Wall and Floor Tiler
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Practical or MechanicalSkill Level 2

Wall and floor tilers affix ceramic, slate, marble and glass tiles to walls and floors, using glues, grout Future Growth Strong and cement. They frequently cut tiles in order to fill small edges or make particular patterns. Tiles provide both a decorative and protective function, especially in spaces that experience ongoing wet or damp conditions such as kitchens or bathrooms. Wall and floor tilers are needed wherever construction or building renovation takes place, and while the bulk of this occurs in metropolitan areas there are still opportunities to work in this occupation in other areas of the States or Territories.

ANZSCO description: 3334: Lays ceramic, clay, slate, marble and glass tiles on external and internal walls and floors to provide protective and decorative finishes. Registration or licensing may be required.

Alternative names: Tiler,

Specialisations: Ceramic Tiler, Mosaic Tiler

Knowledge, skills and attributes Taping Tile

A wall and floor tiler needs:

  • an aptitude for practical work and for following plans

  • good vision and hand eye co-ordination

  • to be able to do basic mathematical calculations

  • good physical fitness

  • good communication and interpersonal skills for dealing with customers

  • an ability to be very precise and careful in their work

Duties and Tasks

Wall and floor tilers may perform the following tasks:

  • look at plans, measure and mark surfaces to be covered and lay out work
  • prepare wall and floor surfaces by removing old tiles, grout, cement and adhesive
  • use tile-cutting tools to cut and shape tiles needed for edges, corners, or around obstacles such as fittings and pipes
  • attach tiles to surfaces, using correct adhesive, making sure that patterned tiles match
  • space and even the tiles by using tools such as spirit levels, squares and plumb-lines
  • prepare and apply grout, remove excess grout, clean and polish tiles
  • lay floors of cement, granolithic, terrazzo or similar composition
  • apply waterproofing systems.


Working conditions

Wall and floor tilers sometimes work in confined areas where bending and kneeling is required. They lift and carry cement and stacks of tiles. They sometimes work at heights using ladders or scaffolding. Most tilers work in small teams and move frequently from one job location to another.

Wall and floor tilers work on private and commercial construction sites or pre-existing buildings requiring renovation. They can also work at heights, which will require the use of scaffolding and ladders, or in confined spaces that can be noisy, wet and dirty. Wall and floor tilers sometimes work in small teams, and will move from job site to job site. They usually work normal business hours, but may be required to work overtime to meet deadlines.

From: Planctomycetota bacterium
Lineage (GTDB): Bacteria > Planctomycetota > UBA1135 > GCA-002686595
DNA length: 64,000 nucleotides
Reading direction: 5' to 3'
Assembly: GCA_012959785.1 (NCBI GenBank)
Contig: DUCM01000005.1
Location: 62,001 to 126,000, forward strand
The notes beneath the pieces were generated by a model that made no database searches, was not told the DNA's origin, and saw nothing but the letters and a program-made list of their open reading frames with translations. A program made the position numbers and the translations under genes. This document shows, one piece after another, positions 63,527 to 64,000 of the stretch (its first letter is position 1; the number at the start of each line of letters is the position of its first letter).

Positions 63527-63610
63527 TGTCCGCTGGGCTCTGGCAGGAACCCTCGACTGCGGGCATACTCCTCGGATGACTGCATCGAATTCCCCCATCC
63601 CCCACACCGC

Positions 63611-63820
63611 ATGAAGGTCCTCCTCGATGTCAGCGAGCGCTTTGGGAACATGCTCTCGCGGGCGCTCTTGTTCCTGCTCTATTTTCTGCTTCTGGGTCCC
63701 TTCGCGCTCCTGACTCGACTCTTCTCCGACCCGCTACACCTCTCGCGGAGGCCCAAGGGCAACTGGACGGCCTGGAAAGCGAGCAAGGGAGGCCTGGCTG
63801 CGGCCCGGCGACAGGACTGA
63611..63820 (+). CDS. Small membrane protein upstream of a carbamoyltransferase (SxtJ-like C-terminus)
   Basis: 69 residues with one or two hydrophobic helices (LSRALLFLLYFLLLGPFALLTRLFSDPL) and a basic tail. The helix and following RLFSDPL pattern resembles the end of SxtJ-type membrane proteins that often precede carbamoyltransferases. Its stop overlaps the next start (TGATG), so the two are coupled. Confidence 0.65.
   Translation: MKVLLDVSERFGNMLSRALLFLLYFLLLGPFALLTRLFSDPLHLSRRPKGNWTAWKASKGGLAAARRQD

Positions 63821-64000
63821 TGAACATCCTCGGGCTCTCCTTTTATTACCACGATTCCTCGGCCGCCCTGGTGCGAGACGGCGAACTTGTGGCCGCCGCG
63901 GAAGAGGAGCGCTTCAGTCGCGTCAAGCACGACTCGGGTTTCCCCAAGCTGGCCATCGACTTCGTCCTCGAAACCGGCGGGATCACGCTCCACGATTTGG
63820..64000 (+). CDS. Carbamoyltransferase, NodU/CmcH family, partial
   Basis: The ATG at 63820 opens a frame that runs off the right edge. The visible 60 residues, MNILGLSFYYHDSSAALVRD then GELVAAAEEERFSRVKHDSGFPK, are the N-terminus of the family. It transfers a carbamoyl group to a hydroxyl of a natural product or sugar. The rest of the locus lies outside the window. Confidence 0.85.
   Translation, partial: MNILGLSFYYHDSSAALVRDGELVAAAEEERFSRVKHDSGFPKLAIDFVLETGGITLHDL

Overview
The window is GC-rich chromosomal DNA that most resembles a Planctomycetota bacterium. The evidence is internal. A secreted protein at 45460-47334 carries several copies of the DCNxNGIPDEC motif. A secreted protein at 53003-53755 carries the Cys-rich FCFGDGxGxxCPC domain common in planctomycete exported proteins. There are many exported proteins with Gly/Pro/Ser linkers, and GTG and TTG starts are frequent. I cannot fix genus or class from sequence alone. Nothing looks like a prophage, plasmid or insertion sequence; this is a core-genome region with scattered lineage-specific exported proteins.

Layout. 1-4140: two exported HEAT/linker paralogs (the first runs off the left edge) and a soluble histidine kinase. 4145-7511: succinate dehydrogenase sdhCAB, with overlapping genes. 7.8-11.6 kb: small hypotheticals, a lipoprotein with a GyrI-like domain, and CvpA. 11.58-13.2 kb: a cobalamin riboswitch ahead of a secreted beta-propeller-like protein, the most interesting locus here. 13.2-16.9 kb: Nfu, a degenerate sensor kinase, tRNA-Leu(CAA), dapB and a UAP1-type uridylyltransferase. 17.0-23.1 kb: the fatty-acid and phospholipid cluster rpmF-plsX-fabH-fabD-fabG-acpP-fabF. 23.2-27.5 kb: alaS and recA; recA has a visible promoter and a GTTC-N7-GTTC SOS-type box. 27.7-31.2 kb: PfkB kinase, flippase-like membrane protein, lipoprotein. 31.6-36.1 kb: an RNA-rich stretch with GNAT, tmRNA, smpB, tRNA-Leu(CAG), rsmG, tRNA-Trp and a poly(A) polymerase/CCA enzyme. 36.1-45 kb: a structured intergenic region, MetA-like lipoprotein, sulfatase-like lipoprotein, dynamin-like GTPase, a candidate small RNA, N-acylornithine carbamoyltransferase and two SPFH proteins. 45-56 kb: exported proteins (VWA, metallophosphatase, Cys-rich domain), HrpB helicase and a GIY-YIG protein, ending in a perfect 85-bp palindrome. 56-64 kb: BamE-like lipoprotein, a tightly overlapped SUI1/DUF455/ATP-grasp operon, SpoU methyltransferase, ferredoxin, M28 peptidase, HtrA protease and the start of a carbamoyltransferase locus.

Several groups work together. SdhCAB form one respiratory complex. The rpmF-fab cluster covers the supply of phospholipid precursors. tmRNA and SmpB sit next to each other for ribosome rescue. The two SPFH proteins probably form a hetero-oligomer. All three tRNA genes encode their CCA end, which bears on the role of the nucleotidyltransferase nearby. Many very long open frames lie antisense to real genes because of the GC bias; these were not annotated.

Tools and technologies

Wall and floor tilers work with a wide variety of tools and equipment. They use spirit levels, tape measures, squares, trowels, cement-mixing equipment and tile-cutting tools. They also wear protective clothing, such as steel-capped boots, hard hats or masks, depending on the job and work environment.

Education and training/entrance requirements

To become a wall and floor tiler, you usually need to complete an apprenticeship in tilelaying. The apprenticeship usually takes between 36 and 48 months to complete and is available as a school-based apprenticeship.

Workers in the construction industry must undergo safety induction training and be issued with a Construction Induction Card.

Laying Tiles

Did You Know?

Ceramic tiles were once made by hand. Wet clay was fashioned into shape, sometimes with the help of a wooden mold, and then left to dry in the sun or fired in a small brick kiln.


While a few artisans still craft ceramic tiles by hand, the majority of ceramic tiles made today go through a process known as dry pressing or dust pressing.
(Source: How Stuff Works)

Cleeves Abbey Tiles
Medieval Tiles at Cleeve Abbey, England

What were called encaustic tiles in the Victorian era were originally called inlaid tiles during the medieval period. The use of the word "encaustic" to describe an inlaid tile of two or more colors is linguistically incorrect. The word encaustic from Ancient Greek: ἐγκαυστικός means "burning in" from the oven, "in" and καίειν kaiein, "to burn".

The term originally described a process of painting with a beeswax-based paint that was then fixed with heat. It was also applied to a process of medieval enameling.

The term did not come into use when describing tile until the nineteenth century. Supposedly, Victorians thought that the two colour tiles strongly resembled enamel work and so called them encaustic. Despite the error, the term has now been in common use for so long that it is an accepted name for inlaid tile work.
(Source: Wikipedia)







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